A couple weeks later, Tom Underwood signed with Baltimore and Oakland was entitled to a pick. They selected pitcher Tim Belcher from the Yankees, an uber-prospect who had just been the first overall pick in the January draft (and had not signed with Minnesota as the first overall pick of the June 1983 draft). They exploited a loophole in that he had just signed the week previously, after the Yankees had to submit their protection list (for the White Sox pick). So the Yankees lost a player they literally could not protect.
These two picks turned sentiment against the compensation pool—this was the result teams had endured a 50-day strike to achieve? Not surprisingly, after 1985 the compensation pool was done away, replaced by the system of compensation that endured with just small tweaks until 2012 when it in turn was replaced by the qualifying offer system.
In any event, by 1985 teams were paying a lot closer attention to their lists. Nonetheless, Atlanta opted not to protect reliever Donnie Smith, who had posted a 2.94 ERA in 1984, as he was demanding a huge raise in arbitration (and they had shelled out huge bucks for Bruce Sutter).
That was no obstacle for the Jays, who were desperate to upgrade the bullpen to challenge Detroit in the AL East and their backend of Willie Hernandez, Aurelio Lopez and Doug Bair. In December they had moved Dave Collins and Alfredo Griffin for Bill Caudill to be their closer, despite him being in line for over a million dollars in arbitration.
But they were not the only team drafting. In the 1984 offseason, there were five free agents rated Type A. Rick Thornton (Cubs) and Andre Thornton (Cleveland) re-signed. Bruce Sutter (Cardinals) and Fred Lynn (Angels) were bona fide stars, so it was no surprise they ranked as Type A. Cliff Johnson was a 37-year-old platoon DH with just 899 PA the previous two years, but that platooning had made him very productive (137 wRC+) and he qualified as Type A.
Being a DH limited Johnson’s market, and in fact only three other teams drafted his negotiating rights (Orioles, Rangers, White Sox) in addition to the Jays retaining them. That meant the Jays were not eligible to receive a first round pick from the singing team, just a pick from the pool. The Jays wanted Johnson back, but balked at going beyond one year guaranteed. When Texas ponied up two years and more money ($1.5-million guaranteed vs. $600,000) as well as the opportunity to play everyday, he was gone.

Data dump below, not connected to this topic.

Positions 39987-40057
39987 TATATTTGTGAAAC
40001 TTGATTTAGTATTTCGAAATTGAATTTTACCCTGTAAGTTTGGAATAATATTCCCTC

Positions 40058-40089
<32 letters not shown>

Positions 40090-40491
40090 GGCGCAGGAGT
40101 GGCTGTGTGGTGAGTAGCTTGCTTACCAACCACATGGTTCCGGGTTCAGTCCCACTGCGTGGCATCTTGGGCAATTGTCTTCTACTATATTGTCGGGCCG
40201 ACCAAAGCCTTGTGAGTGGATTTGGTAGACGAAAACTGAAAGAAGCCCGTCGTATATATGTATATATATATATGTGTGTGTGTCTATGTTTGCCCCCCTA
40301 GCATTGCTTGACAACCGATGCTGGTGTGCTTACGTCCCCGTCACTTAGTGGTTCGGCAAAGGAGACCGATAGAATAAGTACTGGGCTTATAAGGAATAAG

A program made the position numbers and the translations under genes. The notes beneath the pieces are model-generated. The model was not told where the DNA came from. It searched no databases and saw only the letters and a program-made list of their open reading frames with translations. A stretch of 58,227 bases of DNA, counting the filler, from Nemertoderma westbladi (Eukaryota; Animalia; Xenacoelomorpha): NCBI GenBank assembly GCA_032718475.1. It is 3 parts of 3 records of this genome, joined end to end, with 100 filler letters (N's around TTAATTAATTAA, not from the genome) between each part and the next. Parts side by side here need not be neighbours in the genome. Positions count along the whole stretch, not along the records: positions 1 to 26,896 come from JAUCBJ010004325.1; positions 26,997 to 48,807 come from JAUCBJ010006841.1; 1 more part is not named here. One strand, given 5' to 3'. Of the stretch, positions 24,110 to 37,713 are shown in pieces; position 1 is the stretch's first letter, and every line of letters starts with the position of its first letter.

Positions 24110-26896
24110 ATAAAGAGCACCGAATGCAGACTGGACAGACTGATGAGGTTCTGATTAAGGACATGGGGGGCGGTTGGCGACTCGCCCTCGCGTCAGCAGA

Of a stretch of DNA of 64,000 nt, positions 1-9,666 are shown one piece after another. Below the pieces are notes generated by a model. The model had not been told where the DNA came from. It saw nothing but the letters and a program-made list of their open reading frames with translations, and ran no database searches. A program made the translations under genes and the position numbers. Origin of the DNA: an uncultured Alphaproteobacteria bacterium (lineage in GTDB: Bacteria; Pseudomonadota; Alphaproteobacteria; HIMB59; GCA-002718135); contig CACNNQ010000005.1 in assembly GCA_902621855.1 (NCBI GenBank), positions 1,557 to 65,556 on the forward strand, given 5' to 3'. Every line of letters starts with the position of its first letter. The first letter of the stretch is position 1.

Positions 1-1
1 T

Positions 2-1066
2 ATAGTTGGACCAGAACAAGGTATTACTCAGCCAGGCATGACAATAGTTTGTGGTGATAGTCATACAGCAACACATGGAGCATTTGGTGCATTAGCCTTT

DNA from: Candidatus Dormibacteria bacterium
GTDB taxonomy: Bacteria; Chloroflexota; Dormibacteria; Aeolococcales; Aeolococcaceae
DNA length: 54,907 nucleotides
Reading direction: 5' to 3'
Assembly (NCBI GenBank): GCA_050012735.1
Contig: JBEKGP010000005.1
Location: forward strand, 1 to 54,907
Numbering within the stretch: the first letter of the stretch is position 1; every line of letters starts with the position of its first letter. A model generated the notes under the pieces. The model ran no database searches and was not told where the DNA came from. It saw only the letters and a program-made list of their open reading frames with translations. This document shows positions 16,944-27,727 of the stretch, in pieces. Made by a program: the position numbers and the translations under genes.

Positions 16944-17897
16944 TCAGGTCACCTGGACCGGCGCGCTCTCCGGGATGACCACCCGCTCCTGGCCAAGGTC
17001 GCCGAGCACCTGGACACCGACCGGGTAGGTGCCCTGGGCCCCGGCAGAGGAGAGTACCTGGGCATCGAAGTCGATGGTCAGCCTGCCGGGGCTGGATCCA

The precise procedure of the compensation draft actually wasn’t really a draft, in terms of being sequential picks. The 17 teams contributing to the pool submitted their protection lists by January 16th, the three selecting weeks had a week to review them, and then all three teams submitted the name they wanted simultaneously.
If multiple teams too the same player, priority was determined by how teams had drafted the free agent they had lost. Thus St. Louis (Sutter was drafted by six teams) had priority over California (Lynn by five) over Toronto (Johnson by three). In terms of Moore, the Cardinals were not an issue, choosing minor league shortstop Angel Salazar from the Expos (according to their GM the 27th player they would have protected).
But California also selected Moore, and thus were awarded him, leaving the Jays to pivot to Henke. This was viewed as a surprising pick, even skeptically in the media, given the number of veterans available and Henke’s modest 4.20 ERA in 60 career innings. But that didn’t matter to Gillick, telling Allan Ryan of the Toronto Star, “you’re looking at the stats, that’s all you’re looking at,” and the Globe and Mail, “We scout tools. We don’t scout statistics…we were shocked he was available.”
Those tools? “He’s got an outstanding arm, a good live fastball” Gillick told Ryan, and was certainly proved right.
Two days after getting Henke, the Jays went out and added another veteran arm to the bullpen to complement Caudill, acquiring Gary Lavelle from San Francisco and giving him a contract extension. Perhaps had they got Moore, they wouldn’t have done that. Caudill and Lavelle both produced decent results in 1985, but were expensive flops thereafter. Meanwhile, Henke came up midway through 1985 and seized the closer’s role. Of the three relief acquisitions, it was the least heralded and costly who was the biggest factor in 1985 and over the long-run.
For his part, Moore wasn’t exactly a pumpkin either. He posted a 1.92 ERA in 103 innings in 1985, and was very good in 1986 before giving up a crucial home run to Dave Henderson in the ALCS. He battled injuries thereafter and declined, and committed suicide in July 1989 after shooting his wife three times following an argument.